8 August 2000
Union wants hill scheme clarified
By FWi Staff
THE ministry of agriculture must clarify its plans for the future of hill farming, say English farmers representatives.
Because under the new Hill Farm Allowance (HFA) scheme the sector will be seriously underfunded, claims the National Farmers Union.
Payments to farmers in England will be 13/ha in moorland areas; 18.60/ha in disadvantaged areas; and 34.40/ha in severely disadvantaged areas.
But the NFU says it is appalled that a new moorland classification is being introduced without indicating to farmers the area of moorland on their holdings.
“As things stand farmers are being left perilously out on a limb,” said NFU less favoured areas committee chairman Peter Allen.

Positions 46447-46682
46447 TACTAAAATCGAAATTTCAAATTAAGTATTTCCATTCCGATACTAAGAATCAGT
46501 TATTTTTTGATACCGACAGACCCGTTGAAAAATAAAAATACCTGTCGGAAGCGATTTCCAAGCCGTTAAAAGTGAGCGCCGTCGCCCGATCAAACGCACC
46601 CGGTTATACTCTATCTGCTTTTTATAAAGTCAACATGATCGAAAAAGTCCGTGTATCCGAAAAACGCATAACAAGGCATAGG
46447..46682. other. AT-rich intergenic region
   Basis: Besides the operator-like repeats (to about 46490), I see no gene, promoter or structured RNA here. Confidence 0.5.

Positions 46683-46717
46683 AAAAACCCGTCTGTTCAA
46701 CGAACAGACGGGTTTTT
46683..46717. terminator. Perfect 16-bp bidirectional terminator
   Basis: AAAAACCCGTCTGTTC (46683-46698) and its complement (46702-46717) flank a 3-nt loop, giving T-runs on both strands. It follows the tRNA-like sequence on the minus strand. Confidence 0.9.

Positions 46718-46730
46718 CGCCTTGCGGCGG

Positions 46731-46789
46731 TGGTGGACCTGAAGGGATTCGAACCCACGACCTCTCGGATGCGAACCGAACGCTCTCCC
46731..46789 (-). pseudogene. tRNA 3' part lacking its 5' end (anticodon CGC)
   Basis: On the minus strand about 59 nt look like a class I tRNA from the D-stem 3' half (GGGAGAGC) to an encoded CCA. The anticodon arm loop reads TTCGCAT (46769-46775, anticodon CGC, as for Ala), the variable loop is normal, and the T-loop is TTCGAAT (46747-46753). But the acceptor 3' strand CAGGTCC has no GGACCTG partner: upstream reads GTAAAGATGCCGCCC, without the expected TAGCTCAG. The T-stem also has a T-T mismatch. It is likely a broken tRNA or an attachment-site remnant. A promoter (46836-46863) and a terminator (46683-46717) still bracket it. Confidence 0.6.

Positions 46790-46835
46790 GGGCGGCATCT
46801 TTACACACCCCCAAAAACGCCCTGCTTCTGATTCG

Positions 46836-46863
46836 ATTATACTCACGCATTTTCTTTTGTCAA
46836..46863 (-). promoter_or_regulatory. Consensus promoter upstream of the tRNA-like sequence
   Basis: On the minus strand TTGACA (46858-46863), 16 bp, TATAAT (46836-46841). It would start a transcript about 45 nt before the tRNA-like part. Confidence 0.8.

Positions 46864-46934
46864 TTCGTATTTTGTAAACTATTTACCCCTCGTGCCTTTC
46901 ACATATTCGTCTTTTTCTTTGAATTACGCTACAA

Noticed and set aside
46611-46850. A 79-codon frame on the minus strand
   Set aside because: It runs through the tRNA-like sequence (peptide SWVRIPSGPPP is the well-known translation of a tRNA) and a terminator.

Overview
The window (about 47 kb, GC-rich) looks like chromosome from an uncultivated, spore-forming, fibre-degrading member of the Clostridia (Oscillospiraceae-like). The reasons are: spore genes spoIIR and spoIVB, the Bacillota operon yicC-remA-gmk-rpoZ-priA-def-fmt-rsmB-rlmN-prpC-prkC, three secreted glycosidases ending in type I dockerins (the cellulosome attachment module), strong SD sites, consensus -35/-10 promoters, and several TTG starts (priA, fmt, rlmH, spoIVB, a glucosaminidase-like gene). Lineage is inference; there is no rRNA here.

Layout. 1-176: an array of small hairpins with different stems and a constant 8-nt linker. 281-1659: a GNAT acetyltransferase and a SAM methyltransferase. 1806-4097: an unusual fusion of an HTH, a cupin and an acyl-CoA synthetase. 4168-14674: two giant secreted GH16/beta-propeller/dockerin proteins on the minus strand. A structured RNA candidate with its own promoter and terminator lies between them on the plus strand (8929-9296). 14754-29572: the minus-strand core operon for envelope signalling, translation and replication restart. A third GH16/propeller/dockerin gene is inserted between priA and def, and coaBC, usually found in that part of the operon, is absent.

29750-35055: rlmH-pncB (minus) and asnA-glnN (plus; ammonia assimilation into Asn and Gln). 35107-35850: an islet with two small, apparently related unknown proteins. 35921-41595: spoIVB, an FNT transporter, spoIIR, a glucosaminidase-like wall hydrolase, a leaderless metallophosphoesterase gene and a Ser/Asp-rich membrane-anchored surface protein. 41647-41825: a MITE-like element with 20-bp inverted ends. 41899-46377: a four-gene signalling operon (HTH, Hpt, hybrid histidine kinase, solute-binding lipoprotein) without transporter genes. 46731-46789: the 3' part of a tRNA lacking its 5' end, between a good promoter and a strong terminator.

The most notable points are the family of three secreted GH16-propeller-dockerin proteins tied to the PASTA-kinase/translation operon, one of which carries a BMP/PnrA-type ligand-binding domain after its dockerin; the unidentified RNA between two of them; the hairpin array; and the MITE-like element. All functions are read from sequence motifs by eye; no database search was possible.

At an emergency meeting on Monday (07 August) the committee called for clarification from the ministry on:
- Which areas fall within the newly-created moorland category
- Eligible livestock for the purpose of calculating stocking densities
- Transfer of land in relation to the safety net provision
- Dairy land apportionment
Mr Allen said: “The seriousness of this situation for hill farmers in England cannot be overestimated.
“If MAFF is serious about maintaining hillfarming, urgent clarification must be provided.”
Last week the NFU warned that the payments, made under the HFA system, will redistribute support among farmers.
The government has pledged that farmers who lose under the arrangements will have losses restored by 90% in 2001; 80% in 2002 and 50% in 2003.
But NFU president Ben Gill said ministers had failed to make available new funds – a decision reflected in the plan to reduce the HFA budget in future years.